In 1904 a burgeoning St. Louis played host to the centennial commemoration of the Louisiana Purchase and the first Olympiad outside Europe, memorable events for the largest small city of the Midwest aspiring to emulate the cosmopolitan urban hubs of the north and east. The spectacle of the 1904 World's Fair featured hyperbolic optimism about the 20th century and about American identity as an emerging military, intellectual, and industrial-capitalist power. But for all the opulence and promise of world-building a better future, the Fair also highlighted many themes marking a cultural and political transition to the 20th century fraught with racial tension, colonialism and war, economic disparity, technological change, and decay of a 'moral public.' With the World's Fair serving as a backdrop, we'll explore the St. Louis region of this era from a number of vantage points, including industrialism and manufacturing (read: beers and cars), progressivism in technology and politics, urban planning, neighborhood formations, and racial separation and violence, among others. Our principle resource will be the substantial holdings of the Missouri Historical Society's archives, and we'll work with professional archivists to navigate our region's history and identity through a wide variety of primary materials. Regularizing the experience will help students understand the organizational culture and logistical methodologies of archives (including the principles of collecting, preserving, and accessing) while promoting independent research and generative research questions. This course satisfies the AMCS fieldwork requirement.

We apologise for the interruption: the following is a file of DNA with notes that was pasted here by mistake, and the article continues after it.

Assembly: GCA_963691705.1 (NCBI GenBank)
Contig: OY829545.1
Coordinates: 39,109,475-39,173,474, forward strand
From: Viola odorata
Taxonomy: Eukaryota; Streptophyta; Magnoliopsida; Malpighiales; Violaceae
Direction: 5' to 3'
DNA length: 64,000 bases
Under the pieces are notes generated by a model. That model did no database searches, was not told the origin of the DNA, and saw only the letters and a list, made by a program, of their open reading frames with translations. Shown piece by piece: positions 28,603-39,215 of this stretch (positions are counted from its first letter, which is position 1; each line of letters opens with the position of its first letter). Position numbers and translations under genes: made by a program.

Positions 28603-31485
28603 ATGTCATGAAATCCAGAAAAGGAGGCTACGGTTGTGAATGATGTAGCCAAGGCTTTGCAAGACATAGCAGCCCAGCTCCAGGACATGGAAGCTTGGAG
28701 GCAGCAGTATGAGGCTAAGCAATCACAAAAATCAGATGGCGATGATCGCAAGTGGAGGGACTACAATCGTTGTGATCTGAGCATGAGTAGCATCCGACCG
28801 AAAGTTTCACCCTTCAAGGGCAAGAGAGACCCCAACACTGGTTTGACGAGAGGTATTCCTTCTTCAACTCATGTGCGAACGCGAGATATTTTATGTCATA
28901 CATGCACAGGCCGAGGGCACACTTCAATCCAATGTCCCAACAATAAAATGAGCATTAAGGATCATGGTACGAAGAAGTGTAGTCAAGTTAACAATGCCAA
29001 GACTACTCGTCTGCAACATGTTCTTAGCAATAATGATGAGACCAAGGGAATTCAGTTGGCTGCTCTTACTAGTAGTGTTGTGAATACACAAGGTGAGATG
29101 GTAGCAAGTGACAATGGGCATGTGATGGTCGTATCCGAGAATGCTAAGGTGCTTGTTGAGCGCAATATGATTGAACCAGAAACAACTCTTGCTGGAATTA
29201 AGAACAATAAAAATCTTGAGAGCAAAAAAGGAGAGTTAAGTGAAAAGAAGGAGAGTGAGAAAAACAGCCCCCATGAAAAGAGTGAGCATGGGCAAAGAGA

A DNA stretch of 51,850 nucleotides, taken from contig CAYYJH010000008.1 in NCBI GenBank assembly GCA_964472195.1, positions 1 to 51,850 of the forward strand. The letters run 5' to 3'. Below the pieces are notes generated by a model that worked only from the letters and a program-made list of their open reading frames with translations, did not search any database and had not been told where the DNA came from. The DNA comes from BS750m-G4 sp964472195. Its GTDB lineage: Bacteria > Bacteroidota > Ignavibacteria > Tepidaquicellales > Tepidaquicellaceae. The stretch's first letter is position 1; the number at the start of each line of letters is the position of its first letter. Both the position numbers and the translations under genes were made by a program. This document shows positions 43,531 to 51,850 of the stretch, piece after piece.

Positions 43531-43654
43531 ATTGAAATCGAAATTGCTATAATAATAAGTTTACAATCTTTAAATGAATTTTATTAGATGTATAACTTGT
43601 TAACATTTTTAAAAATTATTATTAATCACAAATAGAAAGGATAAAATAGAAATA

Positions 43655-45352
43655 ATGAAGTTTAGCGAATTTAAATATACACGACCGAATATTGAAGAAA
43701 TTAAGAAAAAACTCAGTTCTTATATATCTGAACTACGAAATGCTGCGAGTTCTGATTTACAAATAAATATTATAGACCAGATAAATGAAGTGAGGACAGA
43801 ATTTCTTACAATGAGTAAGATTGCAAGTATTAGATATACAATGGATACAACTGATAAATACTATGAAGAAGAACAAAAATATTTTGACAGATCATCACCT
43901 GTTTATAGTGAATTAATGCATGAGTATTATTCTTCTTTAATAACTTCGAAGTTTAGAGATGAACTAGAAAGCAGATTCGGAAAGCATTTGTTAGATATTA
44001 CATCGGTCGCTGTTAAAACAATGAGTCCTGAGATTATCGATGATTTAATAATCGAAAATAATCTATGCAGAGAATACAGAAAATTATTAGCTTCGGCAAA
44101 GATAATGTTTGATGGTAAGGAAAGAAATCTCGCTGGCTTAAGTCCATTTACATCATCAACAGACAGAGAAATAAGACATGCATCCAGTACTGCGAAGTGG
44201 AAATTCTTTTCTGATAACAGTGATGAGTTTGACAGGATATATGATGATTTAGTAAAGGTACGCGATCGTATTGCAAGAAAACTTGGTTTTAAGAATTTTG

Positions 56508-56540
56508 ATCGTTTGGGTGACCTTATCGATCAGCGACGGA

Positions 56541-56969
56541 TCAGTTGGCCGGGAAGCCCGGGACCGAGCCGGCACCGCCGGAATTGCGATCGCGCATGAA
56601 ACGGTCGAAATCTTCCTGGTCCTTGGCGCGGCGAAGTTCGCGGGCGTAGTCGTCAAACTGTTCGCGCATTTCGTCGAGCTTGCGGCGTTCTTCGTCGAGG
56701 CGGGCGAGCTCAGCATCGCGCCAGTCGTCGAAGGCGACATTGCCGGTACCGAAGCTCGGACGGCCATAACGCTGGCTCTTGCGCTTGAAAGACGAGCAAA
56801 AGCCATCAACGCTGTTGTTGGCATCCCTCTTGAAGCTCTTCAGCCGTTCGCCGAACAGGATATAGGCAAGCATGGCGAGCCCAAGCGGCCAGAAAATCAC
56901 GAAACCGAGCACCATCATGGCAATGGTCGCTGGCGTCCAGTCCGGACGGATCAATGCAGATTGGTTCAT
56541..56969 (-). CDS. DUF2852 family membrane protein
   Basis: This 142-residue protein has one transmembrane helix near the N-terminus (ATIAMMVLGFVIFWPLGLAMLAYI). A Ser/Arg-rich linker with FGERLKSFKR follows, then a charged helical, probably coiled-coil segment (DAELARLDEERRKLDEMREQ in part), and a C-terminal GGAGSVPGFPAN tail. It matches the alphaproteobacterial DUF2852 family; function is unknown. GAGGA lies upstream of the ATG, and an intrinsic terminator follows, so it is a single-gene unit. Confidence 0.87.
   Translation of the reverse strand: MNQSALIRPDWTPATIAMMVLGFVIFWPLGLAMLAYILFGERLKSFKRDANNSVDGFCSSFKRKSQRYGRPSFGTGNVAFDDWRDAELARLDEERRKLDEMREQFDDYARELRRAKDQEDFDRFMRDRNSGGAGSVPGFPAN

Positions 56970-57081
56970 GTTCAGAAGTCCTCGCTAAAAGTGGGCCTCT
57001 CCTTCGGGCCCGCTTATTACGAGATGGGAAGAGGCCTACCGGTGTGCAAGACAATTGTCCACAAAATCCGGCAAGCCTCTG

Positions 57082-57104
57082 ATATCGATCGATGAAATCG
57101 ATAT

Course Attributes: EN HBU BAAS HUMFA HUMAR HUM
Section 01Topics in AMCS: Archiving St. Louis: The City as the Crossroads of the World
INSTRUCTOR: WalshView Course Listing